• Parity relation
• Rodrigue’s representations
• Recurrence relations – derivatives
• Power series representation
• Orthogonality
• Numerical applications
Generating Function
• The generating function for the ultraspherical or
Gegenbauer polynomials
2β π 1/ 2 ∞

2 β +1/ 2
(1 − 2 xt + t )
= ∑
( β − 1/ 2)! n =0
Tn
β
( x )t n
, t <1
(15)

– β = 0 gives rise to the Legendre polynomials


– β = ±1 2 , generate two sets of polynomials known
as the Chebyshev polynomials
Chebyshev Polynomials of Type I (1/2)
• With β = −1 2 ,the t and x dependence on the left of
(15) disappears and the ( β − 1 2 ) ! blows up
• To avoid the problem,
– differentiate (15) with respect to t and let β = −1 2
x−t π ∞
to yield =
1 − 2 xt + t
2 ∑ nnT −1 / 2

2 n =0
( x )t n −1

• Then multiply 2t and add one to obtain


1− t2 π ∞

1 − 2 xt + t 2
= 1+
2
∑ 2 nT
n=0
n
−1 / 2
( x )t n
Chebyshev Polynomials of Type I (2/2)
π
• For n > 0, define Tn ( x) = nTn−1/ 2 ( x)
2
1− t 2 ∞

• Then 1 − 2 xt + t 2 = 1 + 2 ∑
n =0
Tn ( x )t n
(16)

• For n = 0, define T0 ( x) = 1 to preserve the


recurrence relation
Chebyshev Polynomials of Type II

21/ 2
• With β = +1 2 , (15) becomes (1 − 2 xt + t 2 )
= π 1/ 2

n =0
Tn
1/ 2
( x )t n

π 1/ 2
– Define Tn ( x) = U n ( x)
2
– This gives us ∞
1
= ∑U n ( x)t n
1 − 2 xt + t 2 n =0 (17)
– The functions U n (x ) generated by (1 − 2tx + t ) 2 −1

are called the Chebyshev polynomials of type II


Recurrence Relations
• From generating functions (16) and (17), we obtain
Tn +1 ( x) − 2 xTn ( x) + Tn −1 ( x) = 0 (18)
U n +1 ( x) − 2 xU n ( x) + U n −1 ( x) = 0 (19)
• Then, use the generating functions for the first few
values of n and these recurrence relations to obtain
the high-order polynomials
Special Values
Tn (1) = 1
Tn (−1) = (−1) n
T2 n (0) = (−1) n
T2 n+1 (0) = 0
U n (1) = 1
U n (−1) = (−1) n
U 2 n (0) = (−1) n
U 2 n+1 (0) = 0
Parity and Rodrigue’s Representations
• Parity relation
– Tn ( x) = (−1) n Tn (− x) and Un (x) = (−1)nUn (−x)
• Rodrigue’s representations

(−1) n π 1/ 2 (1 − x 2 )1/ 2 d n 2 n −1 / 2
T
– n ( x ) = [(1 − x ) ]
2 (n − 1 / 2)!
n
dx n

(−1) n π 1/ 2 (n + 1)1/ 2 dn 2 n +1 / 2
– U n ( x) = n+1 [(1 − x ) ]
2 (n + 1 / 2)!(1 − x ) dx2 1/ 2 n
Recurrence Relations – Derivatives
• From the generating functions, obtain a variety of
recurrence relations involving derivatives
– (1 − x 2 )Tn' ( x) = − nxTn ( x) + nTn −1 ( x)
– (1 − x 2 )U ' ( x) = −nxU ( x) + (n + 1)U ( x)
n n n −1
• From (18) and (19)
Type I satisfies (20)
(1 − x )Tn ( x) − xTn ( x) + n Tn ( x) = 0
2 '' ' 2
Type II satisfies (21)
− x )Un (x) − 3xU (x) + n(n + 2)Un (x) = 0
2 '' '
• The Gegenbauer’s(1equation n


(1 − x 2
) y ''
− 2(1 + β ) xy '+ nof(nthese
– which is a generalization + 2 β equations
+ 1) y = 0
Power Series Representation
• Define n +1
V ( x ) = 1 − x 2
U n ( x)
• From the generating function, or the differential
equations
– T n ( x ) = ∑ ( − 1) m ( n − m − 1)! ( 2 x ) n − 2 m
n [n / 2]
2 m m ! ( n − 2 m )!
[n / 2]
( n − m )!
– U n (x) = ∑ ( − 1)
m
m

m ! ( n − 2 m )!
(2 x)n−2m

V
• n (x) = 1− x2
(⎣ 1 ) ( 3 )
⎡ n
xn−1
− n
xn−3
(1− x2
) + (5)
n
xn−5
(1− x ) −"⎤⎦
2 2

• Finally, we obtain
Tn ( x) + iVn ( x) = [ x + i (1 − x ) ] , x ≤ 1
2 1/ 2 n
Orthogonality
• If (20) and (21) are put into self-adjoint form, we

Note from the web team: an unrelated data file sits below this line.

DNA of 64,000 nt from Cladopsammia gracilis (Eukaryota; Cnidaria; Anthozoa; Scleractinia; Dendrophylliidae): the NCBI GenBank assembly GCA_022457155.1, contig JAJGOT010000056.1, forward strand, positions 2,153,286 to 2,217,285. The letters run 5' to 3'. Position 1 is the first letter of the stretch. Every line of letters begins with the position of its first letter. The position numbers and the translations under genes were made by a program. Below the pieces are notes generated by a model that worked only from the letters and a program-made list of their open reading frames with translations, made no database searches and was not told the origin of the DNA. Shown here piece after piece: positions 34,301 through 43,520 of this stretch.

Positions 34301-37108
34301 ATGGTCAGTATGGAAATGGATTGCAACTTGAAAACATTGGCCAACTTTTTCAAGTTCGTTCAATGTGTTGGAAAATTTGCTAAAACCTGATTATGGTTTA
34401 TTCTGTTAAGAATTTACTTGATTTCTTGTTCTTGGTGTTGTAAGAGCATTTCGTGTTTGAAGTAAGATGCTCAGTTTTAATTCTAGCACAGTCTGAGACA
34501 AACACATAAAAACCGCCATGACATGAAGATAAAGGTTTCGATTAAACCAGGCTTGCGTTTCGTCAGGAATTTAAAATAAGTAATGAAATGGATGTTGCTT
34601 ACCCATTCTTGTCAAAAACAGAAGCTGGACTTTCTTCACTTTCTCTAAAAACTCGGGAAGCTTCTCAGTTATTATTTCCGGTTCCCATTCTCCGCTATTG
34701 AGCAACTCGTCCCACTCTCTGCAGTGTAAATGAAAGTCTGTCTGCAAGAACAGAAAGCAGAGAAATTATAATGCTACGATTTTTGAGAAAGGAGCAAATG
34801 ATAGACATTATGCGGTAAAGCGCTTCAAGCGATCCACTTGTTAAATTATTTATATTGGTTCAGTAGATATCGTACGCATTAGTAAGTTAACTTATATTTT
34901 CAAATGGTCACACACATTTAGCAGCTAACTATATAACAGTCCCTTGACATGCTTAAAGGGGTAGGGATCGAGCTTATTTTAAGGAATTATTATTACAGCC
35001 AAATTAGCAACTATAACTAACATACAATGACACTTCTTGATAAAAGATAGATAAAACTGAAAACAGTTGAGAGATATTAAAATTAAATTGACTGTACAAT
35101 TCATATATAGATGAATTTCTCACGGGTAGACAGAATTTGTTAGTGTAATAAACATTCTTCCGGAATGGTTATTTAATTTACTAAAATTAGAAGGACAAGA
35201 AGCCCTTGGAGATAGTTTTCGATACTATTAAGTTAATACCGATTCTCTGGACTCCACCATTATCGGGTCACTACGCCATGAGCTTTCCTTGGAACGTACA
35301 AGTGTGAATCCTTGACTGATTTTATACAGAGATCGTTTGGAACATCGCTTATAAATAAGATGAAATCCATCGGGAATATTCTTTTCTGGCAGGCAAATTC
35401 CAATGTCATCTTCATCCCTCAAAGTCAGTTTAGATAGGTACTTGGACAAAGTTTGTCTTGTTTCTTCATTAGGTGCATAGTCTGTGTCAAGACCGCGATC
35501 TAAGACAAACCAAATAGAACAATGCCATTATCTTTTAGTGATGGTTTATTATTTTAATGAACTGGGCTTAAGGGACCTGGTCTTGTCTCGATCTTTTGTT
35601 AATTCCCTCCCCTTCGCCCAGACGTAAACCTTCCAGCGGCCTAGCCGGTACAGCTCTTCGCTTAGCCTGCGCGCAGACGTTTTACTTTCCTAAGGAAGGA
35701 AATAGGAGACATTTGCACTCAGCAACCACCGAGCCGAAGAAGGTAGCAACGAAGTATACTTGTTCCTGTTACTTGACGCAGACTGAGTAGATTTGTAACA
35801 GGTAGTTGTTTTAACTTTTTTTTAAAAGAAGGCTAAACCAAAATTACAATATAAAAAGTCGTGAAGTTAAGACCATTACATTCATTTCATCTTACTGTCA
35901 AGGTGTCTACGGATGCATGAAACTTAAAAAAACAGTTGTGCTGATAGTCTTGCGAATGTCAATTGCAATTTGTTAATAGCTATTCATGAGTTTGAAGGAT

obtain w(x ) = (1 − x ) and w ( x ) = (1 − x ) as their
2 −1 2 2 12

weighting factors
• The resulting orthogonality integrals are
⎧ 0, m ≠ n
1 ⎪
∫−1 m n ⎨π 2, m = n ≠ 0
2 −1/ 2
T ( x )T ( x )(1 − x ) dx =
⎪π , m=n=0

⎧ 0, m ≠ n
1 ⎪
∫−1Vm ( x)Vn ( x)(1 − x ) dx = ⎨π 2, m = n ≠ 0
2 −1/ 2

⎪ 0, m=n=0

1 π
∫ −1
U m ( x )U n ( x ) (1 − x 2 ) 1 / 2 d x =
2
δ m ,n
Numerical Applications
• The Chebyshev polynomials are useful in numerical
work over an interval [− 1,1 ] because
– Tn ( x ) ≤ 1, − 1 ≤ x ≤ 1
– The maxima and minima are of comparable
magnitude
– The maxima and minima are spread reasonably
uniformly over the range [− 1,1 ]
– These properties follow from Tn ( x ) = cos(n cos −1 x )
Hypergeometric Functions
• Hypergeometric equations
• Contiguous function relations
• Hypergeometric representations
Hypergeometric Equations
• Hypergeometric equations
– x(1 − x) y′′( x) + [c − (a + b + 1) x] y′( x) − aby ( x) = 0
– A canonical form of a linear second-order differential
equation with regular singularities at
x = 0, 1, ∞ .
• One solution is
a ⋅ b x a(a +1)b(b +1) x2
y( x) = 2 F1 (a, b, c; x) = 1+ +
c 1! c(c +1) n!
– Which is known as the hypergeometric equation or
hypergeometric series
x <1
– The range of convergence: x = 1 for ,
and , for
c > a + b −1 x = −1 c > a+b
Pochhammer Symbol
• In terms of the Pochhammer symbol,
(a + n − 1)!
– n
( a ) = a ( a + 1)( a + 2 ) " ( a + n − 1) = and (a) 0 = 1
(a − 1)!
– The hypergeometric equations becomes
∞ n
( a ) n (b ) n x
2 F1 ( a , b , c ; x ) = ∑
n=0 (c )n n!
– The leading subscripts 2 indicates that two
Pochhammer symbols appear in the numerator
and the final subscript 1 indicates one
Pochhammer symbol in the denominator
Representation of Elementary Functions
• Many elementary functions can be represented by the
hypergeometric equations
• For example
– ln(1 + x) = x2 F1 (1,1,2;− x)
– complete elliptic integrals
π /2 π
K =∫ (1 − k sin θ ) dθ =
2 2 1/ 2
F
2 1 (1 / 2, −1 / 2,1; k 2
)
0 2
π /2 π
E=∫ (1 − k sin θ ) dθ =
2 2 1/ 2
F
2 1 (1 / 2, −1 / 2,1; k 2
)
0 2
Hypergeometric Equations
• Another solution
1− c
– y ( x ) = x 2 F1 ( a + 1 − c, b + 1 − c, 2 − c; x ), c ≠ 2,3, 4,"
– It shows that if c is an integer, either the two
solutions coincide or one of the solutions will
blow up.
– In such case the second solution is expected to